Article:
(A) z-scores from screening of GSK PKIS collection (version 1) [33], where each bar represents a single compound. (B) Heatmaps of kinase inhibition profiling of compounds grouped from Hit and Anti-Hit classes. The potency of each compound at 1μM concentration against a particular kinase is represented in colour (less than 0% inhibition–blue, 0–50% inhibition–green, 51–75% inhibition–yellow, 76–90% inhibition–orange, greater than 91% inhibition–red). Each row represents a kinase tested and each column represents a compound. (C) Schematic of machine learning analysis of Hit and Anti-hit kinase inhibition profiles. (D) Table of machine learning outputs in which pharmacologically linked kinase groups are listed with their MAXIS and Bk scores. Abbreviations in the table: ALK: Anaplastic lymphoma kinase, CAMK2: Calcium/calmodulin-dependent protein kinase type II subunit, CHEK2: Checkpoint Kinase 2, CLK: CDC-like kinase, CSNK1G1: Casein Kinase 1 Gamma 1, DYRK: Dual specificity tyrosine-phosphorylation-regulated kinase, EPHA: Ephrin type-A receptor, HIPK4: Homeodomain Interacting Protein Kinase 4, IGF1R: Insulin-like growth factor 1 receptor, INSR: Insulin receptor, INSRR: Insulin Receptor Related Receptor, JNK: c-Jun N-terminal kinase, LTK: Leukocyte Receptor Tyrosine Kinase, MAPK: Mitogen-activated protein kinase, MAP4K4: Mitogen-Activated Protein Kinase Kinase Kinase Kinase 4, MINK1: Misshapen Like Kinase 1, NTRK: TKR receptor kinase, PHKG: Phosphorylase Kinase Catalytic Subunit Gamma, PRKD: Serine/threonine-protein kinase, TNIK: TRAF2 And NCK Interacting Kinase, TRAF2: TNF Receptor Associated Factor 2, TSSK: Testis Specific Serine Kinase.

The GSK PKIS collection has been extensively characterized [35], including each compounds kinase inhibition profile; biochemical analysis of each compounds ability to inhibit 224 human kinases using in vitro assays. The kinase inhibition profiles of PKIS compounds demonstrated that nearly every compound in this collection displayed some degree of promiscuity [33,35]. To deconvolute the kinase inhibition profiles of compounds and identify kinases that inhibit HCMV replication, we subjected our GSK PKIS screen data to a machine learning algorithm that was previously developed and validated in a mammalian screening system [37].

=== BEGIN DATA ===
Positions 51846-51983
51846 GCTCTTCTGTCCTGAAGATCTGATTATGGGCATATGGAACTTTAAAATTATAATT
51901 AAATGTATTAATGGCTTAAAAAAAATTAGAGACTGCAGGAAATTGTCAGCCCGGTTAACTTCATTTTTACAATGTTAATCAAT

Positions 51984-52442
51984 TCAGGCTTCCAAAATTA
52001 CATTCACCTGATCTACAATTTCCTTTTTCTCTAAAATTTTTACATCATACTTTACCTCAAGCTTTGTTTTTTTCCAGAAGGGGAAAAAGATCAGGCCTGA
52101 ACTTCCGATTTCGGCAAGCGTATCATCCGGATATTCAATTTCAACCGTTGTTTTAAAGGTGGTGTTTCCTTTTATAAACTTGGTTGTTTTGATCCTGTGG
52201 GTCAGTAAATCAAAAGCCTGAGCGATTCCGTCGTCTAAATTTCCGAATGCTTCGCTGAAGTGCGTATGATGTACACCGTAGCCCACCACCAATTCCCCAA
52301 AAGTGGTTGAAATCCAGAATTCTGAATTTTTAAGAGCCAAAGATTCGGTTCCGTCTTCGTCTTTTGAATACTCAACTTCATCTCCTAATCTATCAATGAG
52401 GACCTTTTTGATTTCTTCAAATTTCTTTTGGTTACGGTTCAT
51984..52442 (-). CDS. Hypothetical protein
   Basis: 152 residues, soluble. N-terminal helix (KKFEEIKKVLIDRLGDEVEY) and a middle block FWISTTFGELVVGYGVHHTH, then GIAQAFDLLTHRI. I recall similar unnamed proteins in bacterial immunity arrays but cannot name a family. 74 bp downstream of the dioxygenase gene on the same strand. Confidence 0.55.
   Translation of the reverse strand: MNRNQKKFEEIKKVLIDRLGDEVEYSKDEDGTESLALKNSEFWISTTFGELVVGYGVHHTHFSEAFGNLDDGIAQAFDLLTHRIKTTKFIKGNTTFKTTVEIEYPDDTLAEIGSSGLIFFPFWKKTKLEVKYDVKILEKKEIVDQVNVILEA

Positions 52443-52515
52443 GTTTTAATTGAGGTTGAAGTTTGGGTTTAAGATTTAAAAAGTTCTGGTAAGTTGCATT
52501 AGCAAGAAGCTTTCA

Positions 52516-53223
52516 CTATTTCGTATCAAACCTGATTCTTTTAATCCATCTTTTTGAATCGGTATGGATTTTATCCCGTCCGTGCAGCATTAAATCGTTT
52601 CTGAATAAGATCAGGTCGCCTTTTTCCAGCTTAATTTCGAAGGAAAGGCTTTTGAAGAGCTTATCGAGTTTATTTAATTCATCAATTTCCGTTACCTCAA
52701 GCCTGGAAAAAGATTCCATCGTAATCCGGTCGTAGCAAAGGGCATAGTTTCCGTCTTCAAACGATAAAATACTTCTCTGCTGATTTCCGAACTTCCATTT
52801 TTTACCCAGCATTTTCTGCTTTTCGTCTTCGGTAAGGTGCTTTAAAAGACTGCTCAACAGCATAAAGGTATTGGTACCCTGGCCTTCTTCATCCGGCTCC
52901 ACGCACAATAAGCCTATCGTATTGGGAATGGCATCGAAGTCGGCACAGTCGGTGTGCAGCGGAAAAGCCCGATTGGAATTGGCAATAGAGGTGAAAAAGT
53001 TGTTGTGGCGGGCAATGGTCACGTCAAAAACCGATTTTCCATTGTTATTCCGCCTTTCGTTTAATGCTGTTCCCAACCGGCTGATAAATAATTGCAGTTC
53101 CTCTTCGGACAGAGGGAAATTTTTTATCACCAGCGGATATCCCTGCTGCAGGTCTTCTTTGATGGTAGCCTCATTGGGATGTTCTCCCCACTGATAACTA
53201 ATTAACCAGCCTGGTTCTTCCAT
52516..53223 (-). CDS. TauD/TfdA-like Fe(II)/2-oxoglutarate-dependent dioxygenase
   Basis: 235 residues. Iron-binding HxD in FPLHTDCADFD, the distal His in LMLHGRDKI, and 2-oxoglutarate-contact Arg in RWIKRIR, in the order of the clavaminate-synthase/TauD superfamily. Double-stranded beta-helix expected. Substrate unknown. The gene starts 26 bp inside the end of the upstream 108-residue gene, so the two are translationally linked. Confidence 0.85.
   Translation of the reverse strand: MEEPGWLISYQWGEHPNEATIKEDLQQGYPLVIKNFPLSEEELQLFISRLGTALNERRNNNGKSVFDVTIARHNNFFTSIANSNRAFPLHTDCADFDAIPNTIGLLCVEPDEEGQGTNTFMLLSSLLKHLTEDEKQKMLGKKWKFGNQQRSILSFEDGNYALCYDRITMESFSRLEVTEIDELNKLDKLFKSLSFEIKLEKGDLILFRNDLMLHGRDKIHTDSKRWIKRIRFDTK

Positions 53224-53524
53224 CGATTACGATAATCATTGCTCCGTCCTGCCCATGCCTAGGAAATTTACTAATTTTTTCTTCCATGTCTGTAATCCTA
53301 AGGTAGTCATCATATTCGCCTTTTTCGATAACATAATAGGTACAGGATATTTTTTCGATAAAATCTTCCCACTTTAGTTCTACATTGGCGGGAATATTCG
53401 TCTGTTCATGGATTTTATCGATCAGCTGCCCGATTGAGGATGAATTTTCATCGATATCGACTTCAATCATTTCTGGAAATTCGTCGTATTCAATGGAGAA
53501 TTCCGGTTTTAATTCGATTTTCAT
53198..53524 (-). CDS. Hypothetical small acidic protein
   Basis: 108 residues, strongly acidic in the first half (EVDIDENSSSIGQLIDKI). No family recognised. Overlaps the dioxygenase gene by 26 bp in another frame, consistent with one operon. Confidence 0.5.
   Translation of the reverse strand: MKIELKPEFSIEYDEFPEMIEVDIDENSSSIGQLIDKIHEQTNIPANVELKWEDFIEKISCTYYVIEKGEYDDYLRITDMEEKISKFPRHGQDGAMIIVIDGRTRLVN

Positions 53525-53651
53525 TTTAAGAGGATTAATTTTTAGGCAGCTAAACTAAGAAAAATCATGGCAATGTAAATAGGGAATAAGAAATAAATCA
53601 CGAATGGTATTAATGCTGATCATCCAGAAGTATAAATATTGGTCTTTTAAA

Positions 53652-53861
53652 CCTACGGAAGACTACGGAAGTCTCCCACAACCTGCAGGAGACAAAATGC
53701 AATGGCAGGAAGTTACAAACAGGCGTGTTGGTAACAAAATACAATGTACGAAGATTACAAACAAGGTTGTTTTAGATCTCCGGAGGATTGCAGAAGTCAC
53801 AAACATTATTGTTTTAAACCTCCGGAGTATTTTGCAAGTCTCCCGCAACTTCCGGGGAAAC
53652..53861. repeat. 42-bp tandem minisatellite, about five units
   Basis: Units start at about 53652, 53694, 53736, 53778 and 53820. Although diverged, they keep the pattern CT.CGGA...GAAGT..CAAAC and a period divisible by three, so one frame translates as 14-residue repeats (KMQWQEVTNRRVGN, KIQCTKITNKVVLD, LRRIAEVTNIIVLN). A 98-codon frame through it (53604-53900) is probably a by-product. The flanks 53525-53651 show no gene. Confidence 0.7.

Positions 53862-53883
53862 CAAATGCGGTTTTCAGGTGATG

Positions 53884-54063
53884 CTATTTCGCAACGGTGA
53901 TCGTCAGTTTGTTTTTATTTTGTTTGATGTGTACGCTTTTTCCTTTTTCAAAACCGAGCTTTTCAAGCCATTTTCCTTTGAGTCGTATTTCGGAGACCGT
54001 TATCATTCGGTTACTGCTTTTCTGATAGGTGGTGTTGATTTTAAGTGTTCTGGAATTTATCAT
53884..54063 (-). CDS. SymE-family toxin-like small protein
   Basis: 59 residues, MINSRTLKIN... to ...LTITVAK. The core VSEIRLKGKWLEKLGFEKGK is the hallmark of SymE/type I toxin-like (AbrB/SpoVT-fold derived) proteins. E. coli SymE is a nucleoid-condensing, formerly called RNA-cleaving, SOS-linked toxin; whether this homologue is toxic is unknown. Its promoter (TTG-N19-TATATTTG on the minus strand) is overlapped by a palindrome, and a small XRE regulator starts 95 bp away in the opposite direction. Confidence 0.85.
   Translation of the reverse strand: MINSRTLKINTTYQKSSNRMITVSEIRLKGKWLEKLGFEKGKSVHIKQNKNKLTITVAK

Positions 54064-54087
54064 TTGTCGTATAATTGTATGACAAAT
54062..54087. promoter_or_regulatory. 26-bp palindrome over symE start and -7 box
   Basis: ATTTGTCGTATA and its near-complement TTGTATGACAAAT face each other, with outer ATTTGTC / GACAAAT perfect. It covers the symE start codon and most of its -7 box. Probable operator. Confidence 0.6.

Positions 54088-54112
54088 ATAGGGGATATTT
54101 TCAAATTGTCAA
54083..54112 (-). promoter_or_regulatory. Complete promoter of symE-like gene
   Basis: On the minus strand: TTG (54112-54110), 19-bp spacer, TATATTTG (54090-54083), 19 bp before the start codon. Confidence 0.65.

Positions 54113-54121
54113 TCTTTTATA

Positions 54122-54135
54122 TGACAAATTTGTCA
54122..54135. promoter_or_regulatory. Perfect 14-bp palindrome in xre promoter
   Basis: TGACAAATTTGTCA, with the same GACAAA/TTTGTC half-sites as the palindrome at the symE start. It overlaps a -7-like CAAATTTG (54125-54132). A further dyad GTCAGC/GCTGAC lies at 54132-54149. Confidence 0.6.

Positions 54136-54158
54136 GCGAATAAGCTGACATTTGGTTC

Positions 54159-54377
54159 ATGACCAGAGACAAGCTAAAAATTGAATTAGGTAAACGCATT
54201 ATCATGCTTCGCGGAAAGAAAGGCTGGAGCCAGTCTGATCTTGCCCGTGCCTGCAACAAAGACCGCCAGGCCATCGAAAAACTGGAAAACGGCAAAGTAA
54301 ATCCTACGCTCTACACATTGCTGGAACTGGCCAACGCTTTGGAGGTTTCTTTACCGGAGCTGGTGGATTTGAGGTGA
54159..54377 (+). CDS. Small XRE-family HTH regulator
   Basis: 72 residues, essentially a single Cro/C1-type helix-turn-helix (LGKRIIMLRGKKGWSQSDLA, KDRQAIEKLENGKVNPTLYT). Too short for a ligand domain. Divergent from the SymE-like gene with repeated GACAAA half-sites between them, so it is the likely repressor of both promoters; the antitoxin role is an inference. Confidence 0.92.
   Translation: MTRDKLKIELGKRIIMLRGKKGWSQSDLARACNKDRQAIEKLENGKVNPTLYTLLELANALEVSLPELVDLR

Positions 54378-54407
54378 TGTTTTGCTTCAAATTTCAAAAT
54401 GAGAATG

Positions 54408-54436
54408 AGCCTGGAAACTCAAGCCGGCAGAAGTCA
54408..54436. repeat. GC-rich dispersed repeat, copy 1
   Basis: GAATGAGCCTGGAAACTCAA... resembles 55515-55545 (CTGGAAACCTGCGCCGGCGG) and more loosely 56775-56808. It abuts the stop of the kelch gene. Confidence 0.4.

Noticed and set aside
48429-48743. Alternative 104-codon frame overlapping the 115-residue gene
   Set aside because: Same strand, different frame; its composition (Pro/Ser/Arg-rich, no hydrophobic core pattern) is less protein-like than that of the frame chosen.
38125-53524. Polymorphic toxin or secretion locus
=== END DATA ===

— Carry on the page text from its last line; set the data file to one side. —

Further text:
The kinase inhibition profiles of compounds with z-scores between <-0.75 (“hit class”) and >0.25 (“anti-hit class”) were selected. Profiles of compounds with z-scores between < -0.75 and > 0.25 were chosen to ensure a separation of at least 1 between the hit and anti-hit classes and to ensure the profiles that potentially had the most information were analyzed. The aforementioned kinase inhibition profiles are shown in Fig 1B, where the heatmap indicated the potency of kinase inhibition (each row represents a kinase tested and each column represents a compound). The selected kinase profiles in Fig 1B were analyzed using a maximum relevance (MR) algorithm [37] to identify kinases whose inhibition in both classes had the highest information content (Fig 1C). Thus, the MR analysis was able to produce a list of kinase proteins most likely related to either inhibition or promotion of HCMV protein production.

Identification of potential drug targets within pharmacologically linked kinase groups